Indexed on: 15 Apr '14Published on: 15 Apr '14Published in: Advances in experimental medicine and biology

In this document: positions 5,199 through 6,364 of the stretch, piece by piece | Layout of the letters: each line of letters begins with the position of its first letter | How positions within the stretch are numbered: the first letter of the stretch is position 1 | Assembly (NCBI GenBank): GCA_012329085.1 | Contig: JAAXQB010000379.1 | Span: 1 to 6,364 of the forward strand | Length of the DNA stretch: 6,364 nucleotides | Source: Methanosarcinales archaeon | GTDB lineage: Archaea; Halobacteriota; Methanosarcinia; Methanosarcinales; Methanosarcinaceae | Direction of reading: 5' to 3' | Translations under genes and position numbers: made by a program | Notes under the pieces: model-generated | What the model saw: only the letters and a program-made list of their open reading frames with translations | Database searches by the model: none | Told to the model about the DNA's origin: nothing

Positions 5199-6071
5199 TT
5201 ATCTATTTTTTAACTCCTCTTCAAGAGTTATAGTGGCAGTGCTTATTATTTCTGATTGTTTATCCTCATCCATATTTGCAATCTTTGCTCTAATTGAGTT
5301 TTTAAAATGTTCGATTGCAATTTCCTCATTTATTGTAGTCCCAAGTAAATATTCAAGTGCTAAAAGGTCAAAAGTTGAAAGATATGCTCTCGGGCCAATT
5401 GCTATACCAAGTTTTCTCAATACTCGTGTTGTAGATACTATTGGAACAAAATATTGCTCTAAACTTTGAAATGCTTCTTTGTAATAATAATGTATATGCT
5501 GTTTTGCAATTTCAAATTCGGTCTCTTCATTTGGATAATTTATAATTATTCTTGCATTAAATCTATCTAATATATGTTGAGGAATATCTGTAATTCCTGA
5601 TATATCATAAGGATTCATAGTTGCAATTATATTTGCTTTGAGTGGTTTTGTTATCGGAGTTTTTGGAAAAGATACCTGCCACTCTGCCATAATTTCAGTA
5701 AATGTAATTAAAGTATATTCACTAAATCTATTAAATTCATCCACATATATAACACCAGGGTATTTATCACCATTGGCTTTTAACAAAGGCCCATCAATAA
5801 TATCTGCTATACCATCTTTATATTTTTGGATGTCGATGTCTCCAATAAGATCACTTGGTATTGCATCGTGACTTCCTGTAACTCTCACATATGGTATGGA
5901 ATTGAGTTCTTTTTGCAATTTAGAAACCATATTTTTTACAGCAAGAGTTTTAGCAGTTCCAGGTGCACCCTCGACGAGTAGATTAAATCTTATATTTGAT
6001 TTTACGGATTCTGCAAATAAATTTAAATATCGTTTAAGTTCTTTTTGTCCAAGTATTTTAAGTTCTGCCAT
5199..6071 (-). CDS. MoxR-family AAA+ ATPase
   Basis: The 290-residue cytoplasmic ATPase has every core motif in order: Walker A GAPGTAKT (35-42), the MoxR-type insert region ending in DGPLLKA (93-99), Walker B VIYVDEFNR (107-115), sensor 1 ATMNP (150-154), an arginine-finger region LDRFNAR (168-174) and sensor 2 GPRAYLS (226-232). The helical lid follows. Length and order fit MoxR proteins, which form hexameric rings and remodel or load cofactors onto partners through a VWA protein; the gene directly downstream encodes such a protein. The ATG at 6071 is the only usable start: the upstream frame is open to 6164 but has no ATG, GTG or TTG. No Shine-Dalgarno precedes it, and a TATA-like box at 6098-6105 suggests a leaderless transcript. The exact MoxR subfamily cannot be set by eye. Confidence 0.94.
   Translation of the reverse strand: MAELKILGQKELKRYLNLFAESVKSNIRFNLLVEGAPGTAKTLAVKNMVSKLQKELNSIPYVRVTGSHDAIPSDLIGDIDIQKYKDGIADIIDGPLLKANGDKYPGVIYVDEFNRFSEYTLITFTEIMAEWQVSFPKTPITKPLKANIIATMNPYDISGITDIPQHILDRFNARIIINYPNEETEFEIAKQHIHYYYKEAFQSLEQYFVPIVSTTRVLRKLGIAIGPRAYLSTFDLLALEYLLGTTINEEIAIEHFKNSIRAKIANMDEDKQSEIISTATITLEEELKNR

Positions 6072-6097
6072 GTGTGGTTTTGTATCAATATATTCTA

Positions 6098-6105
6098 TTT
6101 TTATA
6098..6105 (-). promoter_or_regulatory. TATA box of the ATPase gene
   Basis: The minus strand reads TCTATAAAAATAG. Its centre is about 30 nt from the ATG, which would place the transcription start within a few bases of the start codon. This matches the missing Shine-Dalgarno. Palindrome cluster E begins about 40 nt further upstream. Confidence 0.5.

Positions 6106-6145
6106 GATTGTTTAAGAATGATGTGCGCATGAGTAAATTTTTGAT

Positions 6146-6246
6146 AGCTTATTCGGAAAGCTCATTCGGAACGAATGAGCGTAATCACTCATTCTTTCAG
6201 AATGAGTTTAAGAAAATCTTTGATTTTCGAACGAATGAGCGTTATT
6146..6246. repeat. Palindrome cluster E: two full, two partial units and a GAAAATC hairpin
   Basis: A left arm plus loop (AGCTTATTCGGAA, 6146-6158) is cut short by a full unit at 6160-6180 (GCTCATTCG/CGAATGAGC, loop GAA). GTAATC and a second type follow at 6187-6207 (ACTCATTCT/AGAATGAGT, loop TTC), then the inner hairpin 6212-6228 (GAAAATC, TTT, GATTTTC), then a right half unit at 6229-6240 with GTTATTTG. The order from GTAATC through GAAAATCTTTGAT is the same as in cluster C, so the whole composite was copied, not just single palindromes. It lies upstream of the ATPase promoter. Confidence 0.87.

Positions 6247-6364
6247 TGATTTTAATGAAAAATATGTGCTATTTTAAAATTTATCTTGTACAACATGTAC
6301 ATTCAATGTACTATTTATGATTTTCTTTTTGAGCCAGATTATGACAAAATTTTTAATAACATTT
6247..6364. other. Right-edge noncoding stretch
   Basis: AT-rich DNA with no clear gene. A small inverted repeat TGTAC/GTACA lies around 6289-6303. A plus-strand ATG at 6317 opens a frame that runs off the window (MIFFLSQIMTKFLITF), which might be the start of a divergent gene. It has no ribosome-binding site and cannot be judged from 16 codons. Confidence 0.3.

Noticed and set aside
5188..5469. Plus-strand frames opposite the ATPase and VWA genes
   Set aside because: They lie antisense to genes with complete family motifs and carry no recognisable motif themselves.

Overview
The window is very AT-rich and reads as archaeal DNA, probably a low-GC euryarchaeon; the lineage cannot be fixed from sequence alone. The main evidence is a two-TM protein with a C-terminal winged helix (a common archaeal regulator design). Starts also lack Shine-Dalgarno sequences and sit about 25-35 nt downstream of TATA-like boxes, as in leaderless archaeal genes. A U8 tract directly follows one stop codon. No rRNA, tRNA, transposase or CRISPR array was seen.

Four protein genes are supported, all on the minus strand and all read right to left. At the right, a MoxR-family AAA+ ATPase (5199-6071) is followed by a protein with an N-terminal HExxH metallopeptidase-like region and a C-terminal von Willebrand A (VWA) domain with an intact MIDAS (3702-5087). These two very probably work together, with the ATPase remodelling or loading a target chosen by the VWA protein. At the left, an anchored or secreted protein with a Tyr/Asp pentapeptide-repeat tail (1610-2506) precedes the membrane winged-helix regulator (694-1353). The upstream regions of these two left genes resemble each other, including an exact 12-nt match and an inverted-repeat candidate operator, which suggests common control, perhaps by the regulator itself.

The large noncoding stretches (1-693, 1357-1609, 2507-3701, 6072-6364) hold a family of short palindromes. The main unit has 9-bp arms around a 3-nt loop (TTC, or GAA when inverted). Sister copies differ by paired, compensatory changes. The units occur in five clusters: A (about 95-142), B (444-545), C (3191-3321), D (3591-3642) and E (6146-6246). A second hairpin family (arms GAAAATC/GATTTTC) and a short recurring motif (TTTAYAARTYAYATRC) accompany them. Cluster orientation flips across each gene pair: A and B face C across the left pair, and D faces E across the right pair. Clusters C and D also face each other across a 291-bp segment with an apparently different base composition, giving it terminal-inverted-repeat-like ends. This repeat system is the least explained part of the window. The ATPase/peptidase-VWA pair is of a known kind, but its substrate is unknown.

Because mitochondria are prone to oxidative stress, damage to their DNA might provide a record of radiation exposure. We measured the effect of gamma radiation on mitochondrial DNA (mtDNA) copy number and common deletion (mito-CD) mutations using Beas-2B and HFL-1 cells lines and C3H/HeJ mice exposed to total-body irradiation (TBI) and sub-TBI. DNA was extracted 5 days after cell irradiation or 12 months after animal exposure. We found that: (1) natural ratios of mtDNA/nDNA and mito-CD/mtDNA varied between cell lines; (2) mtDNA copy number decreased in Beas-2B and increased in HFL-1 following 2 Gy; (3) mito-CD in both cell lines increased after 2 Gy; (4) in aged mice, the natural ratios of mtDNA/nDNA varied from 0.723 to 8.146 in different tissues; (5) in kidney tissue, TBI and sub-TBI mildly increased mtDNA copy number but substantially increased mtDNA-CD; and (6) in liver tissue, TBI and sub-TBI induced a slight increase in mtDNA copy number and a larger increase in mtDNA-CD. These findings indicate that mtDNA copy number varies in time by cell type, but there is a substantial and sustained increase in mtDNA mutations that occurs to different degrees in different tissues and cells following irradiation.